Spiral Galaxy Messier 101 in High-Definition from Hubble

  • Released Monday, February 27, 2017

This Hubble Space Telescope image of the face-on spiral galaxy Messier 101 (M101) is one of the largest and most detailed views of a spiral galaxy that has ever been released from Hubble. This galaxy's portrait is actually composed of 51 individual Hubble images, in addition to elements from images from ground-based photos (visible near the edges of the image).

The galaxy's spiral arms are sprinkled with large regions of star-forming nebulae. These nebulae are areas of intense star formation within giant molecular hydrogen clouds. Brilliant young clusters of hot, blue, newborn stars trace out the spiral arms.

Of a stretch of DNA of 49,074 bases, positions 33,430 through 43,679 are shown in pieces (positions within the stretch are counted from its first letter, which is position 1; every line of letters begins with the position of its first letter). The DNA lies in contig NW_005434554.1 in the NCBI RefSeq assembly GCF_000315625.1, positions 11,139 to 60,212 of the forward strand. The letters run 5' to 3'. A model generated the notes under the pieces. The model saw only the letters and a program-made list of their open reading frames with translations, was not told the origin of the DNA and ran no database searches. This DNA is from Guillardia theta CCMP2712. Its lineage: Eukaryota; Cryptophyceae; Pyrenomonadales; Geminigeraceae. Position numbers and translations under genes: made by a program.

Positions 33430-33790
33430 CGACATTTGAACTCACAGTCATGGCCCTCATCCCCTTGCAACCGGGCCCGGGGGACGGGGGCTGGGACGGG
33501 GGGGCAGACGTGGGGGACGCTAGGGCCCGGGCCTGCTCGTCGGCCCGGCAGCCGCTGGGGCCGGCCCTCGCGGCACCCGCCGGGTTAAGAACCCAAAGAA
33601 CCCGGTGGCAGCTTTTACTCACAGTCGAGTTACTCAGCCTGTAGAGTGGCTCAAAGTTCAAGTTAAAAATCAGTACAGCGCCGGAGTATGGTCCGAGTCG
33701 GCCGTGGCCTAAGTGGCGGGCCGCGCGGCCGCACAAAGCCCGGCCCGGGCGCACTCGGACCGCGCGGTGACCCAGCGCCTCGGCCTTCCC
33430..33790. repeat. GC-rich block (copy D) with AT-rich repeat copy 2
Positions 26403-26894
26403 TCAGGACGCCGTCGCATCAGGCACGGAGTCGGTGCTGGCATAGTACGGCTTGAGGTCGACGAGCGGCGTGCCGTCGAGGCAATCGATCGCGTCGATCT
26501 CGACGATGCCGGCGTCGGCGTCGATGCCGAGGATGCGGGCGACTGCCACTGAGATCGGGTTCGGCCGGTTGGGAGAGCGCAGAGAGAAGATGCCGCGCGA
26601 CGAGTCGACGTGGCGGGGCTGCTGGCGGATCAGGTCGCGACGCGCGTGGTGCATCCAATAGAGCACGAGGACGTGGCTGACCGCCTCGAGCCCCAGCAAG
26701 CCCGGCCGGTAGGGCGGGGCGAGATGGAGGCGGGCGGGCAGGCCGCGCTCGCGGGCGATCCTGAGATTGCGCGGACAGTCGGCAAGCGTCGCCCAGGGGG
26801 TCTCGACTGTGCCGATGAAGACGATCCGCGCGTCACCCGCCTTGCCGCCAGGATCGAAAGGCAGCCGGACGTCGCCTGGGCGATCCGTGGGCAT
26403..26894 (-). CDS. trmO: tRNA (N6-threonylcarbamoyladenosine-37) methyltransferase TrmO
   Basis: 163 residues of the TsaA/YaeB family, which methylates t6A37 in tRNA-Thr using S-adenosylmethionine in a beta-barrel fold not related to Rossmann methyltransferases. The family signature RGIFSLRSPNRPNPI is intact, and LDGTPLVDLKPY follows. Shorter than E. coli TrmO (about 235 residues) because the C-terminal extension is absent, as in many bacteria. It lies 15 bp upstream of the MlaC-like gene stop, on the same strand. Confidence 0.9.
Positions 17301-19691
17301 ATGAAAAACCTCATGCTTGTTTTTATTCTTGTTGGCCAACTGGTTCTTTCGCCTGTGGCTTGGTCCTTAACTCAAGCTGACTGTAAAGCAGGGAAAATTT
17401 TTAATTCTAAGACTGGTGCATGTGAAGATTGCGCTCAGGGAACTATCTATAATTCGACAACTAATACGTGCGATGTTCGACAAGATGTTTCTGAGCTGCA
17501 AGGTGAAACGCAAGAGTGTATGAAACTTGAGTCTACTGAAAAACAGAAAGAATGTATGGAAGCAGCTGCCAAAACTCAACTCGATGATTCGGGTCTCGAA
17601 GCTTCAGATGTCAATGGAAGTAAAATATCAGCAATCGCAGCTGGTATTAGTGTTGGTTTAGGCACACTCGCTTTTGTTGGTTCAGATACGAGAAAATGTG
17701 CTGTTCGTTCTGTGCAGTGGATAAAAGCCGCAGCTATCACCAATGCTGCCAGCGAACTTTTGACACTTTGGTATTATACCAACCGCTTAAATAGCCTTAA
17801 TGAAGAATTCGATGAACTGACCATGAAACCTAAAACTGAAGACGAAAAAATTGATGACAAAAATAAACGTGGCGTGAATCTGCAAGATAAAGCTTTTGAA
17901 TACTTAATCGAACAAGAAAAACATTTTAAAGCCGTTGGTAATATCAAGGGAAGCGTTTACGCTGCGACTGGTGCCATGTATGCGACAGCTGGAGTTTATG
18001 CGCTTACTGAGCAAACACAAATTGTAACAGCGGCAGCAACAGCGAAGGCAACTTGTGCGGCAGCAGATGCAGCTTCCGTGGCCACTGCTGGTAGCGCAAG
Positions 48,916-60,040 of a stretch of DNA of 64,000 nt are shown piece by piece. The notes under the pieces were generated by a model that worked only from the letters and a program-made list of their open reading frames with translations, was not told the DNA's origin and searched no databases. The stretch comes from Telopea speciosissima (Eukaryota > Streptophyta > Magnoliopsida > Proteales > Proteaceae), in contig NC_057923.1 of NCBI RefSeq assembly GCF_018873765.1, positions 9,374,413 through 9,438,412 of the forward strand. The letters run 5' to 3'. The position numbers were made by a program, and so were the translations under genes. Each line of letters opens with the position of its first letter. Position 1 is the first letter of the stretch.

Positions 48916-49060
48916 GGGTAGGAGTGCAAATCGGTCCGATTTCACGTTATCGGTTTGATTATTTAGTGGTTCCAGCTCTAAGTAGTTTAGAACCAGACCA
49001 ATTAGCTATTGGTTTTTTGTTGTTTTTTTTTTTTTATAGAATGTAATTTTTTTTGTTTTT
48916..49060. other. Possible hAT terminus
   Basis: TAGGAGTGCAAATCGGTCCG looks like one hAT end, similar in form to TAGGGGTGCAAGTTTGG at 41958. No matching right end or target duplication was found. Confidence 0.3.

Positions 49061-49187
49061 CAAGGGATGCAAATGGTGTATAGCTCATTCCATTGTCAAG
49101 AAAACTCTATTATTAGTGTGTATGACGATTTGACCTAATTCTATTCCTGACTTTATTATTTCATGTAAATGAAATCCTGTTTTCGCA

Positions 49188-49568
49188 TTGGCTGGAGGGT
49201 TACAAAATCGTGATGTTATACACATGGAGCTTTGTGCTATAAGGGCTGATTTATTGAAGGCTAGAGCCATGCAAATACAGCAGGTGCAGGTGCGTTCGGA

M101 (also nicknamed the Pinwheel Galaxy) lies in the northern circumpolar constellation, Ursa Major (The Great Bear), at a distance of 25 million light-years from Earth. The galaxy fills a region in the sky equal to one-fifth the area of the full moon.

The final color image was assembled from individual exposures taken through blue, green, and red (infrared) filters.

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Please give credit for this item to:
NASA, ESA, K. Kuntz (JHU), F. Bresolin (U Hawaii), J. Trauger (JPL), J. Mould (NOAO), Y.-H. Chu (UIUC), and STScI

Release date

This page was originally published on Monday, February 27, 2017.
This page was last updated on Tuesday, November 14, 2023 at 12:32 AM EST.


This visualization is related to the following missions: